A couple of Mexican philosophers amazed by the infinite range of possibilities that their country offers.
As we saw in the previous post, the Day of the Dead dates from Ancient Mexico where the souls of the deceased were already venerated, although the current festival originated from the syncretism of pre-Hispanic rites with the dates brought by the Catholic Church, the Dia de Muertos is a characteristic sign of the Mexican and has a unique stamp. Why? We will try to discover what it currently consists of and, above all, what this great Mexican celebration represents.
It must be said that celebrating the Day of the Dead is not something that all families do, due to different beliefs since there are many that adhere to either the Catholic tradition or the Halloween custom. Despite this, the Day of the Dead is before the world a representative icon of what Mexico is and as Mexicans – whether we celebrate or not – we must feel proud and better understand such an ancient, colorful and unique tradition.
In order not to be confused, Halloween has Celtic origin, as Samhain was celebrated on November 31, which was the end of the harvest (the Celtic New Year) in which a space was opened to another world, but when Europe converted to Christianity, this tradition changed and the celebrations of All Saints’ Day and the Holy Day were established. of the faithful departed (November 1 and 2 respectively). In fact, the Celtic tradition of October 31 began to receive the name of “All Hallow’s Eve” (the vigil of All Saints, because it was the day before the Christian celebration) but over the years this name became the most famous Halloween. Currently people mix all the celebrations between October 31 and November 2, there seems to be no great distinction, but the Day of the Dead should not be confused or diluted with any other date because it represents, to a great extent, the spirit Mexican.
Day of the DeathOfficially, on November 1 and 2, the Day of the Dead is celebrated, but the celebration begins earlier and, as with any great party, there is weeks of anticipation and preparation. The bakeries begin to smell like delicious bread of the dead, the flower stalls take on an orange tone characteristic of the date, the street vendors pass through the streets with skulls of all sizes, people prepare the altars of their dead in their homes. ..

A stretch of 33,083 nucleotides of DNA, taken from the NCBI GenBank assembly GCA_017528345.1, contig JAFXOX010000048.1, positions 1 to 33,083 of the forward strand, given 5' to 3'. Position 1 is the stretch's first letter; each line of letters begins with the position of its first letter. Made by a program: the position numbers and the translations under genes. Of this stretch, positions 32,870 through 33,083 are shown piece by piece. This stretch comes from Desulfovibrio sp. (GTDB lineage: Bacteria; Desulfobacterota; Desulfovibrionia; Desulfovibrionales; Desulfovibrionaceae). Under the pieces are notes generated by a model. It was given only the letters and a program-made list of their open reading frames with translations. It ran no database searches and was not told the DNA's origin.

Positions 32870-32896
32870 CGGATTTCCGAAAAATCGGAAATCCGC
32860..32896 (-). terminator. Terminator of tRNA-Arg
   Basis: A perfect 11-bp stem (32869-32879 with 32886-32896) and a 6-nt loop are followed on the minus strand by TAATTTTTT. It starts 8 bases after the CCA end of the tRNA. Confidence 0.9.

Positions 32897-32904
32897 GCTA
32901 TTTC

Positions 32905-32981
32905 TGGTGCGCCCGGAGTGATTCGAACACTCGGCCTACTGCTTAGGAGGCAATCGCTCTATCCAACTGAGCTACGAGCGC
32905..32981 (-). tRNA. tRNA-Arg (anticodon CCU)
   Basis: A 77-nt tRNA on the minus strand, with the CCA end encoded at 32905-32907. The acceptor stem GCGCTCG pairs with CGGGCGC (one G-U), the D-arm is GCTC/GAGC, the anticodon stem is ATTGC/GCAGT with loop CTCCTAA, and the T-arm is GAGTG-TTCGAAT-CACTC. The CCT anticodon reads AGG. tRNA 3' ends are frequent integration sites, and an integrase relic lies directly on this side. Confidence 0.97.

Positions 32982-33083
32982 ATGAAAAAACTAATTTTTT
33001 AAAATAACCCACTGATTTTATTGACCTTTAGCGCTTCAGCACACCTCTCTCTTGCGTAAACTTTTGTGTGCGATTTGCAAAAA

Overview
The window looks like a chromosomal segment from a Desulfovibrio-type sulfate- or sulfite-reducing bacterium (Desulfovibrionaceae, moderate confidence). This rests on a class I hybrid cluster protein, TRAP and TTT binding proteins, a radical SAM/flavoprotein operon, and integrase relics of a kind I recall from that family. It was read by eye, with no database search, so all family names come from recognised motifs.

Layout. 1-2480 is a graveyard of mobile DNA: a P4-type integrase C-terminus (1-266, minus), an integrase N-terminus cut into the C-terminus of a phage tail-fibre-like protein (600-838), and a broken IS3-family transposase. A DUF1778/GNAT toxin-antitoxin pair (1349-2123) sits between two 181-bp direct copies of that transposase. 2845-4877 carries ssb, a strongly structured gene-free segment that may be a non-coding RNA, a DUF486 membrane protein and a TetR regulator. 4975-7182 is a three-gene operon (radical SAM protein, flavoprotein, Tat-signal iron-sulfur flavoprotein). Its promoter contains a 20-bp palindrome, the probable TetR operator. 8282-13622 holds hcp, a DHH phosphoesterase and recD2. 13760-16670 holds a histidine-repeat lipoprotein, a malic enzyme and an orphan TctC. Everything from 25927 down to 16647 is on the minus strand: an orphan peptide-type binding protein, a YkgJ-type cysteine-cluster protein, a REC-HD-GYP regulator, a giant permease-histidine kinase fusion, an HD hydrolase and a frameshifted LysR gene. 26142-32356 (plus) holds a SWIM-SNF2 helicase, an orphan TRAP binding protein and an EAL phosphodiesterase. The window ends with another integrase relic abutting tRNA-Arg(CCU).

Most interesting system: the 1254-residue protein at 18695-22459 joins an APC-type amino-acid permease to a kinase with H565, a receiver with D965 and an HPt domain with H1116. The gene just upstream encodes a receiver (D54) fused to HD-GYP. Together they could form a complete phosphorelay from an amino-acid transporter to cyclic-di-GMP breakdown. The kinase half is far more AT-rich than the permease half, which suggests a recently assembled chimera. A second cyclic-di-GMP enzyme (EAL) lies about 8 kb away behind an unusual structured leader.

Currently in San Isidro Buensuceso (Tlaxcala) and in La Huasteca (Veracruz, Tamaulipas, San Luis Potosí and Hidalgo) the celebration begins on October 28, attending a little to the Mexican origin of the festivities that commemorated the different types of death. The festival in Janitzio (Michoacán) is perhaps the most iconic, since, traditionally, children and women congregate in the cemetery and with all solemnity they place their offerings on the graves of their deceased, adorning with flowers, candles and the delicacies that their dead they preferred; while the men surround the cemetery and participate from outside in the ritual that consists of prayers, songs and ringing of bells that last all night so that the souls of all the deceased can participate in the celebration with which the November 2 dawns .
In 2003 the Mexican tradition of pre-Hispanic origin of the Day of the Dead was proclaimed by UNESCO Intangible Cultural Heritage of Humanity. Although in many places in Latin America there are celebrations similar to the Mexican Day of the Dead, they do not seem to have pre-Hispanic origin, but are due more to colonization and the syncretism of cultures. For example, in La Paz Bolivia the festival of “las Ñatitas” (flat noses) is celebrated every November 8 in gratitude to the dead, in which decorated human skulls are venerated. People venerate remains exhumed and passed from generation to generation because they believe that they protect and accompany them. And so there are also similar celebrations in Guatemala, Colombia, Honduras, Costa Rica and Bolivia.
The Day of the Dead in Mexico is the day -or the days- in which the souls of those who have already departed, upon being remembered, return to be received with immense joy. Offerings, food and music crown Mexico’s most iconic tradition. On that day, the world of the living is in charge of honoring, remembering, and celebrating the lives of their deceased. A link between two dimensions through the eternal duality of life and death. The Mexican does not see death as something bad, but as something natural that begins the path to rest for the soul, but that does not, for this reason, separate him from his loved ones. Something curious happens, because these days Mexicans take the mockery of death to its maximum splendor, what does death matter if I can still remember my deceased so that they return this day and be with me again?
The offering Obviously, the celebration would be nothing without their offerings. Mexicans prepare altars that honor and remember their deceased so that they can find their way to their celebration and be with them that day. The memory fans the flame of the Day of the Dead. For this reason, each altar is unique and must be prepared specifically for the dear departed. However, there are several elements that traditionally must appear in the offering and contribute to the symbolic load that the entire celebration poses.